3D Printer Oopsie

Just a couple days after my last post about 3D printing, the library 3D printer stopped printing.

No, it wasn't out of filament. The first thing I checked was for an empty spool or broken filament in the feed system. Nope. In fact, I couldn't extract the filament from the print head at all.


I looked up the info from Dremel to disassemble the feed mechanism to try a more in-depth fix. That didn't help, either. Something was seriously screwed up. The machine got sent off to the technology guy, Mr. N, who handles this stuff. He ordered a new hot end and extrusion nozzle in anticipation of super-serious fixage. That turned out to be necessary.

Image credit

The picture above is not a Dremel, but it does show the metal block which heats the nozzle and melts the filament. It's the thing under the fan with wires leading into it. The Dremel hides all that behind a plastic housing with a logo. Not as illustrative at all.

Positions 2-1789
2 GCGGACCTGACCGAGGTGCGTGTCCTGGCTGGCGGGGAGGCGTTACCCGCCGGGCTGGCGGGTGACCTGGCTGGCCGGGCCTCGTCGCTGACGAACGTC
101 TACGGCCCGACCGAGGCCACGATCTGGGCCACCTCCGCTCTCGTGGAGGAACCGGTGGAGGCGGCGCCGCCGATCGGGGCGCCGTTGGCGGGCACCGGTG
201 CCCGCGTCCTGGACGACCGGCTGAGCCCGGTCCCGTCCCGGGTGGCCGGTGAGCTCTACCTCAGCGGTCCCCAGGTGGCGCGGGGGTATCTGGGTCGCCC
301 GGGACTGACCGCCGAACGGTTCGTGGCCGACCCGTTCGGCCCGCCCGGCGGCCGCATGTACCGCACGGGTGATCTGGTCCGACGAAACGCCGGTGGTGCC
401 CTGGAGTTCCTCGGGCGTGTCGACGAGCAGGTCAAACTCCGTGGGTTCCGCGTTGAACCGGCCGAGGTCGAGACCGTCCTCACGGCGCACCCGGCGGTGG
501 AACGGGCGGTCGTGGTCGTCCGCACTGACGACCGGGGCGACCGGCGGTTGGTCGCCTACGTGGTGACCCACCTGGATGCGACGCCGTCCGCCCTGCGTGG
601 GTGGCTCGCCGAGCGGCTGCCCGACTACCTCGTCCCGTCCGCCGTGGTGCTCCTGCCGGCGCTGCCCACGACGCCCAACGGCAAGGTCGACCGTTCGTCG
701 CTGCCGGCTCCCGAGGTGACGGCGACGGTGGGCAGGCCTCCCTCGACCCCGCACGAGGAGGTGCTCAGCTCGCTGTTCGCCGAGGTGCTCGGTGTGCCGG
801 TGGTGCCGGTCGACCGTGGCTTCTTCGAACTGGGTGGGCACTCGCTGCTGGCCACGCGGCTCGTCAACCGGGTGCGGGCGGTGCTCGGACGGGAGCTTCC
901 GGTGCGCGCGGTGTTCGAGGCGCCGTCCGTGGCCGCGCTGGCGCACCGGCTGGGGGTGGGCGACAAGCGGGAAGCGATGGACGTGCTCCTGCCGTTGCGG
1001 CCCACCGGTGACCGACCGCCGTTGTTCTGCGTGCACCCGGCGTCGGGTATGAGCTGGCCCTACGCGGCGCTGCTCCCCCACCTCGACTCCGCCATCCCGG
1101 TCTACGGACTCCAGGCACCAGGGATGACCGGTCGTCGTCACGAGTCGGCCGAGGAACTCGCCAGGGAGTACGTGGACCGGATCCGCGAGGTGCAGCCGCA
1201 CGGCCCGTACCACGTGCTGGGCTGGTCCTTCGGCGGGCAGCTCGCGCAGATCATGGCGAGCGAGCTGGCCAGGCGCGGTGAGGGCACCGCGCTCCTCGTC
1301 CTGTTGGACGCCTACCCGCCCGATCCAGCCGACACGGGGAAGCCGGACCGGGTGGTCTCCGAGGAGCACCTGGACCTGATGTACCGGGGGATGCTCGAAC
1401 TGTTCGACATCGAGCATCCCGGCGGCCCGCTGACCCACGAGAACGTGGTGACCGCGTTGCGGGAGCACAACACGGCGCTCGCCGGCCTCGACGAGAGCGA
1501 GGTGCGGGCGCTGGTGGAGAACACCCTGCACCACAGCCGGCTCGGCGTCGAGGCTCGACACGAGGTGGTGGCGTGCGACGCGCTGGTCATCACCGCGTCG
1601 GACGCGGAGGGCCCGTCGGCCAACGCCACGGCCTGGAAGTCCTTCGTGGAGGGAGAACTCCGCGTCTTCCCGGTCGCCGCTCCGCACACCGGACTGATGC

So, in the Dremel, there was an obvious problem when Mr. N got it all apart and found its version of that metal block. It was coated with scorched globs of plastic that had oozed out of somewhere it shouldn't. Oopsie! It turns out this part had been used well in excess of its anticipated lifespan. We were at about 140% of the recommended replacement interval. Double-oopsie!

But none of that is my job responsibility, and the only necessary fix was part replacement. It seems to be working fine now. So not that much of an oopsie.

Anyway, I went back to the patron print that got interrupted by the print head failure a couple weeks back, and it was going well when I left for the day. It wasn't supposed to take that long, but something is screwy with the time estimation for prints, too. Yet another oopsie! I'll see tomorrow whether anything else went all Murphy's Law on me.

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